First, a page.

If you asked me what bass trombone you should buy to start on the instrument, this would be one of my top choices. Easy playing, nice bass trombone sound and it can last you a lifetime even as a pro bass trombone player.
This Yamaha YBL 620G has probably seen very little use and in excellent condition. A tiny bit of lacquer wear here or there, but no dings or scratches. The slide is lightning fast and the valves are excellent.
Now here is something you don’t see every day! This is a Kruspe trombone – probably model Penzel – from before 1918 in excellent condition! It is made of yellow brass and has a large bore – similar to a modern Bach 42. The bell features a wide Kranz and is approximately 9.5 inches wide. The engraving says “Ed. Kruspe, Hoflieferant”. The inner slide seems to be original, but chrome plated afterwards.
For an instrument of this age, it is in exceptional condition. No dings, no dents, not even scratches. I suspect it hasn’t been played in a long time as the slide is quite scratchy as of now. But it gets better day by day.
Interested? Shoot me an email!
Large bore Kruspe tromboneDaniel2020-11-09T09:26:29+01:00
This baby eats trumpets for breakfast and french horns for dessert! Great symphonic sound!
A Shires Blair Bollinger custom bass trombone with independent Axial valves, a Bollinger bell, a B62-78 BOL dual bore slide and three leadpipes (B2, B3 and 1.5). Valves and slide work great, some small spots of lacquer wear on the back of the valve, but other than that she is in pristine condition.
Like the two other Shires trombones I have for sale, this one came to me from a shop in Paris, France which had to close due to the Corona-crisis. I don’t think this horn has been played at all as the thumb rest hasn’t even been fixed with the screw yet. So this is basically a new trombone.
This instrument was off the market for the last few months as I held it back for a friend. Unfortunately the sale fell through, so that means you have yet another chance at this great trombone!
Here is an incredibly well playing single valve bass trombone! This Thein Universal with Hagmann valve is silver plated and in really good condition. Screw bell. Some small lacquer wear, two tiny dings and thats it.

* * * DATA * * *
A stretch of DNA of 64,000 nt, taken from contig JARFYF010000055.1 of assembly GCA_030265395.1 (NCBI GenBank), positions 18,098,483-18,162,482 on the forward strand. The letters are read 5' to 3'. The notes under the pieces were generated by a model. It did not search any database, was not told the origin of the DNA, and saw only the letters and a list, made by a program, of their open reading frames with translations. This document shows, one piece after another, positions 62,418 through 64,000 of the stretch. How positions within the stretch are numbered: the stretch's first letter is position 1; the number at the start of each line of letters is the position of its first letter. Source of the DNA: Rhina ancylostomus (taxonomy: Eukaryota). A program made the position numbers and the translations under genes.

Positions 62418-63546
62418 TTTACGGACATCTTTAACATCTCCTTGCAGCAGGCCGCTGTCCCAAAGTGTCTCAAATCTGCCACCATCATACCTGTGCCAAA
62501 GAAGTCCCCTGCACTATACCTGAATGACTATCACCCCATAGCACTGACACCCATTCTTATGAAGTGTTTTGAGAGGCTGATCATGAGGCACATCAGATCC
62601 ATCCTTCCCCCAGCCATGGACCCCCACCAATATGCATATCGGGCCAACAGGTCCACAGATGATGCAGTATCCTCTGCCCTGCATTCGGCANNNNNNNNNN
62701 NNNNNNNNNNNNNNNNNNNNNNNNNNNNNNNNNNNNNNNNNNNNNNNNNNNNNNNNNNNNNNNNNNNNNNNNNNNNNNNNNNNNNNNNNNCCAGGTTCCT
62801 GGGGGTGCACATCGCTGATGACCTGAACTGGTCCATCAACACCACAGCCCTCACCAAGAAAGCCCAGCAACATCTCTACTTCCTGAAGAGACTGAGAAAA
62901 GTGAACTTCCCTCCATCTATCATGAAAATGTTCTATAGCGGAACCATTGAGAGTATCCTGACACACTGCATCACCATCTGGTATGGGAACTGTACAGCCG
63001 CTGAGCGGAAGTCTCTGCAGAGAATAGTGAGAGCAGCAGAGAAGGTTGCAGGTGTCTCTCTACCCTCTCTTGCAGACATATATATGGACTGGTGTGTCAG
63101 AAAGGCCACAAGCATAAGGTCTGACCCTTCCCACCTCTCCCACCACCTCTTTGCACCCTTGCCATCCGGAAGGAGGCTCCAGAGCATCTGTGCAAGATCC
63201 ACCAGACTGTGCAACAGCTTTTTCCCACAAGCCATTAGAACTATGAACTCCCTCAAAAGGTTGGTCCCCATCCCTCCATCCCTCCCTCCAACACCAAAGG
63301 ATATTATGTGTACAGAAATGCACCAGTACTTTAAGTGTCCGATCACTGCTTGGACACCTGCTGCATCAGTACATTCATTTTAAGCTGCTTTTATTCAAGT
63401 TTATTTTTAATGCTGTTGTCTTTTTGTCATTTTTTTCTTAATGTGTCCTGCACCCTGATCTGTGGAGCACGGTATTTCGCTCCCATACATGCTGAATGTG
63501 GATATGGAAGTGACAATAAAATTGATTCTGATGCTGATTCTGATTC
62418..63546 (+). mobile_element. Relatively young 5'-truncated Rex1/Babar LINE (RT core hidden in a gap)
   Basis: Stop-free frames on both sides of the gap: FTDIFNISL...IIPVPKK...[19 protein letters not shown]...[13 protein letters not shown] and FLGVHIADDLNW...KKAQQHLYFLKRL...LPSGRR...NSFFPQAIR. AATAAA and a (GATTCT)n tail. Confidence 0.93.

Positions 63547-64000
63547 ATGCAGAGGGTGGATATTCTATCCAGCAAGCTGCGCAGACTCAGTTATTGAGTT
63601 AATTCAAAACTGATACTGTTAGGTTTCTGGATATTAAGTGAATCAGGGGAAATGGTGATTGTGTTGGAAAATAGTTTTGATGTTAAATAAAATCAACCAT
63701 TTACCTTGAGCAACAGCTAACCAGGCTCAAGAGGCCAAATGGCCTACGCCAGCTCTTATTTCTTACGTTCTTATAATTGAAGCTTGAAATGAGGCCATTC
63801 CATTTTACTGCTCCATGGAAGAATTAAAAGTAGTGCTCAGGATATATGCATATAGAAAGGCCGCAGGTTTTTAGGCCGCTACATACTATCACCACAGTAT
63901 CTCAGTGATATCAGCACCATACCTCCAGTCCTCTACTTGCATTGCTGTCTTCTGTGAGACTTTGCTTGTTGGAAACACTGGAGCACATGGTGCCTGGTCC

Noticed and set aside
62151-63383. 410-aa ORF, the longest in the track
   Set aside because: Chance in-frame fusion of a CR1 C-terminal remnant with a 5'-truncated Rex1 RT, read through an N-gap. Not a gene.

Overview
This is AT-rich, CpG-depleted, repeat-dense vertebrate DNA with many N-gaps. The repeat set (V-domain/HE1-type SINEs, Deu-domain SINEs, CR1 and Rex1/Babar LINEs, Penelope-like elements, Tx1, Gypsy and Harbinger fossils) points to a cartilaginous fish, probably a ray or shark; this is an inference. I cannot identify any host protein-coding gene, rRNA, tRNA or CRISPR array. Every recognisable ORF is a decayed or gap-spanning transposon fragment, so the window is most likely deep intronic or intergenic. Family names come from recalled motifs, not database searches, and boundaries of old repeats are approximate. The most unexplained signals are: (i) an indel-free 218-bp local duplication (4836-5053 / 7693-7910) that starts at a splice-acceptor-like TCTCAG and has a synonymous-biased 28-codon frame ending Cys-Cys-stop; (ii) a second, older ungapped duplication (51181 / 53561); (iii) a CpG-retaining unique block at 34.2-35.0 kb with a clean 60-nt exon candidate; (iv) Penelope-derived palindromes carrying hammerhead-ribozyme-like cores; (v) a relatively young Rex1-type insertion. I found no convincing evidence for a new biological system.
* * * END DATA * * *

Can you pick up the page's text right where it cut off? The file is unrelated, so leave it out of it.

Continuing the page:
It plays – as you’d expect from a Thein – really well with a nice warm sound. I could absolutely imagine this baby being played in a large orchestra. The valve and slide action are great. The Hagmann valve has a very short throw and really keeps the valve register open. If you are looking for a nice single valve bass trombone that can do it all with a nice sound, this is it.
The original Thein case is included. Smallest case I’ve ever seen for a bass trombone…
Here is another beautiful Conn 70H, this one has been made in 1948. It is the “long bell, short slide” version of a Conn 70H which is actually easier to play for someone used to a modern bass trombone.
The 70H may well be my favorite bass trombone of all times and this is a great sounding example. It features a 9.5″ yellow brass bell, .562″ slide with tuning in the slide and the opera wheel tuning mechanism. You can really feel how the room fills with a warm, dense sound when you play it. The 70H is also really versatile as it has been – and continues to be – played successfully in Big Bands, Orchestras etc. And of course… Mr. Bass trombone – George Roberts – made this model famous.
This one is in very good condition for its age, the slide is smooth and the inners have no slide wear. The valve has just been serviced and works great. The tuning mechanism needs one little solder joint to fix the long screw in place. Except that, it is ready to gig.
Every once in a while I get an instrument that I know in advance I will have to save it. This is one such example.
A silver plated Conn 70H from 1937. It came to me with very worn slide inners, but the sound was quite somehing! So I asked the people at Haag trombones to draw me new inners and they did a fabulous job! This is one of the 70H’s with the shorter bell and longer slide, so it was important to get those inners right and don’t simply take some inners from a stock horn. The original leadpipe has been saved, so this baby sounds just as well as it did before.
The new inners still have to be broken in, this will take some time, but I can already feel this will be a great slide!
The TIS tuning mechanism works really well as does the valve. As you can tell from the pics, there is some lacquer wear on the bell section, but there are no dings or dents.